RIYADH: A Saudi court verdict exonerating the crown prince’s top aides over the murder of journalist Jamal Khashoggi has been condemned globally as a travesty of justice, but won the backing of key ally Washington.
Five unnamed people were sentenced to death on Monday while three others were handed jail terms totalling 24 years over the killing of the Washington Post columnist last year at Saudi Arabia’s consulate in Istanbul.
The verdict underscores Saudi efforts to turn the page on one of its worst ever diplomatic crises, which tarnished powerful Crown Prince Mohammed bin Salman’s global reputation and sparked intense scrutiny of the kingdom’s human rights record.
However, the case is likely to remain a headache for Saudi Arabia as it gears up for next year’s G20 summit in Riyadh.
A US State Department official hailed the verdict as “an important step” in holding the perpetrators accountable.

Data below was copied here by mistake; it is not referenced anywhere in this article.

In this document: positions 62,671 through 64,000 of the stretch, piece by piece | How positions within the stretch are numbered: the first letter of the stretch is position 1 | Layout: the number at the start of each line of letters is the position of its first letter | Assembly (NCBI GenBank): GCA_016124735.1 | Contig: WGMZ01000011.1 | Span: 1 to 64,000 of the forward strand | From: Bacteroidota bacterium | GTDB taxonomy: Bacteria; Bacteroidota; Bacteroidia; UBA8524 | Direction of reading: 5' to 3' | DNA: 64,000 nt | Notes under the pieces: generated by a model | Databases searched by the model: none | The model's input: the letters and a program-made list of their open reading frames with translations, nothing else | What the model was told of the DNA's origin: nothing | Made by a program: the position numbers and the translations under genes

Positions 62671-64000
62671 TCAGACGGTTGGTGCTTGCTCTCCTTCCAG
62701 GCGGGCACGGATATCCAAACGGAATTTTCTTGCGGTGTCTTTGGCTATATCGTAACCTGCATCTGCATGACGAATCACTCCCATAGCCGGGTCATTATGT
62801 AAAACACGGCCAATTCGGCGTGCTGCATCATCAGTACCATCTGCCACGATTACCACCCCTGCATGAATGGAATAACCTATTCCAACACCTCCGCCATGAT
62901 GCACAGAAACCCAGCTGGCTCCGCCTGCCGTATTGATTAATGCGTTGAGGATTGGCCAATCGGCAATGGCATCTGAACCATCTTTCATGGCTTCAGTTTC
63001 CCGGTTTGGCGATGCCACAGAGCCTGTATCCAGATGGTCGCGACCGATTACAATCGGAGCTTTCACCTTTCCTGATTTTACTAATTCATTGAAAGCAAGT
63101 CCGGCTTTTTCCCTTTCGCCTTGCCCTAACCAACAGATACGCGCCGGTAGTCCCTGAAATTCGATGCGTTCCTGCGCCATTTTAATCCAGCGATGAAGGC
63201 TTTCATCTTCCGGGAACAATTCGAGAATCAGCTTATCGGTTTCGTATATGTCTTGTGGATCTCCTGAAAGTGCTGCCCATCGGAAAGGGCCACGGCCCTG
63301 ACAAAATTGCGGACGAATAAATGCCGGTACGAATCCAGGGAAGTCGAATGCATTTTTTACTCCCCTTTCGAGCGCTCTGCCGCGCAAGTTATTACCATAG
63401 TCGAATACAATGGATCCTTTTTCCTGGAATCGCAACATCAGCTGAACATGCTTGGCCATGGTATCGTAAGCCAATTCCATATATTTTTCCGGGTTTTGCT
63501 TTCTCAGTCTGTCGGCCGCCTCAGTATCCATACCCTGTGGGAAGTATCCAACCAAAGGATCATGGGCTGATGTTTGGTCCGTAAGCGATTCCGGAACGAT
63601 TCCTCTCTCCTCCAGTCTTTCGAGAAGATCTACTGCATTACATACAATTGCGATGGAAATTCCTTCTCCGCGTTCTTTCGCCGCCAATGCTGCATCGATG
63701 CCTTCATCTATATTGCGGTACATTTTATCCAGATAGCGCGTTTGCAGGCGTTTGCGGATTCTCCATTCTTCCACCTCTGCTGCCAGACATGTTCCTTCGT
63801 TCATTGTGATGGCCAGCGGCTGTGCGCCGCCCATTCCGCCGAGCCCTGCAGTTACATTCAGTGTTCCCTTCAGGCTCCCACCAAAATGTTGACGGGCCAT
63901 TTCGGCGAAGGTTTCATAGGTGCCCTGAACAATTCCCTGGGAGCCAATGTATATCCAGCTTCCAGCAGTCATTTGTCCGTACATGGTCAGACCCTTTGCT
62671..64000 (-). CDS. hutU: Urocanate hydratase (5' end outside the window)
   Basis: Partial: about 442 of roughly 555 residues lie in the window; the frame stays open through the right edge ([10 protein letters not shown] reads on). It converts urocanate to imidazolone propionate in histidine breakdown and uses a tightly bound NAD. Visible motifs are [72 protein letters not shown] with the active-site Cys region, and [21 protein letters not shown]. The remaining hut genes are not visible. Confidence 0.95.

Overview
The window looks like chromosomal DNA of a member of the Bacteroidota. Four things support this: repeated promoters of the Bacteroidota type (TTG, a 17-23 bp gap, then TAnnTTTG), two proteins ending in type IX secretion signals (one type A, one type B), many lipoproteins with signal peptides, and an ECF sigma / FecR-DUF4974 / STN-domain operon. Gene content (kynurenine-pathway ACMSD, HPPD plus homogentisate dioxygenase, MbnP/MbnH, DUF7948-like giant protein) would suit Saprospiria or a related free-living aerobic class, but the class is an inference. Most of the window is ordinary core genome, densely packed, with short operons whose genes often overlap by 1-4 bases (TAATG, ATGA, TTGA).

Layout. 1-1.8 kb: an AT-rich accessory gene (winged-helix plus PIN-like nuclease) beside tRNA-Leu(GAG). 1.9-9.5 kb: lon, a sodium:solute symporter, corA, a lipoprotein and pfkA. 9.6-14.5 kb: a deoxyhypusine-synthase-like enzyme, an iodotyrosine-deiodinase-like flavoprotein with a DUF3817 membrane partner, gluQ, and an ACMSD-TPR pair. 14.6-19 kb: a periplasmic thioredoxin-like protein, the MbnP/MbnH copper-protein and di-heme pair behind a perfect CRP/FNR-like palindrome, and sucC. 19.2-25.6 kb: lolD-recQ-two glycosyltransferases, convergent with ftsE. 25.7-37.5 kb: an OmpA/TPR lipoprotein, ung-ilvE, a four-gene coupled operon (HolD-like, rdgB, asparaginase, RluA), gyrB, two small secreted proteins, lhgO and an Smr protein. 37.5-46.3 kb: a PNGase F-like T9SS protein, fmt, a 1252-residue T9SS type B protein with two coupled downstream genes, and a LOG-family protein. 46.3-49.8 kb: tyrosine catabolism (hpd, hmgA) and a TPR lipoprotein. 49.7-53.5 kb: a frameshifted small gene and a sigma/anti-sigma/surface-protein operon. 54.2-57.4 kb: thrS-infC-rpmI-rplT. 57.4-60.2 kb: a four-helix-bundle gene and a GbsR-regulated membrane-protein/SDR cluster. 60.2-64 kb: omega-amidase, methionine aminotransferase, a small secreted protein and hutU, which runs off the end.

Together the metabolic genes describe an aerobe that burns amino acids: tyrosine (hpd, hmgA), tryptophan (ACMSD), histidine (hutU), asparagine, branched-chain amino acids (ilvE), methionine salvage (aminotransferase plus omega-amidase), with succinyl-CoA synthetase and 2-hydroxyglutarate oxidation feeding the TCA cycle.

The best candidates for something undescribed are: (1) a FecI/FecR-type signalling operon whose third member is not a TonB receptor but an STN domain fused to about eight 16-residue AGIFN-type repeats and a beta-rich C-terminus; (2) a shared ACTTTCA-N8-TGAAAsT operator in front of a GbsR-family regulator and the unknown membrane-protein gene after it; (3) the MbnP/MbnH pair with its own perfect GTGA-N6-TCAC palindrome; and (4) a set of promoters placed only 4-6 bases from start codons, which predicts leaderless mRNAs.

“We’re pressing them for more transparency and for holding everybody accountable,” the official added.
But it was lambasted by Turkey, which called it a “scandalous” outcome that had granted “impunity” to those who had dispatched the killers — apparently a veiled reference to Prince Mohammed.
The European Union also reiterated the need to ensure “accountability and prosecution of all those responsible”.
Riyadh has described the murder as a “rogue” operation that did not involve the crown prince.
But both the CIA and United Nations special envoy Agnes Callamard have directly linked Prince Mohammed to the killing, a charge the kingdom vehemently denies.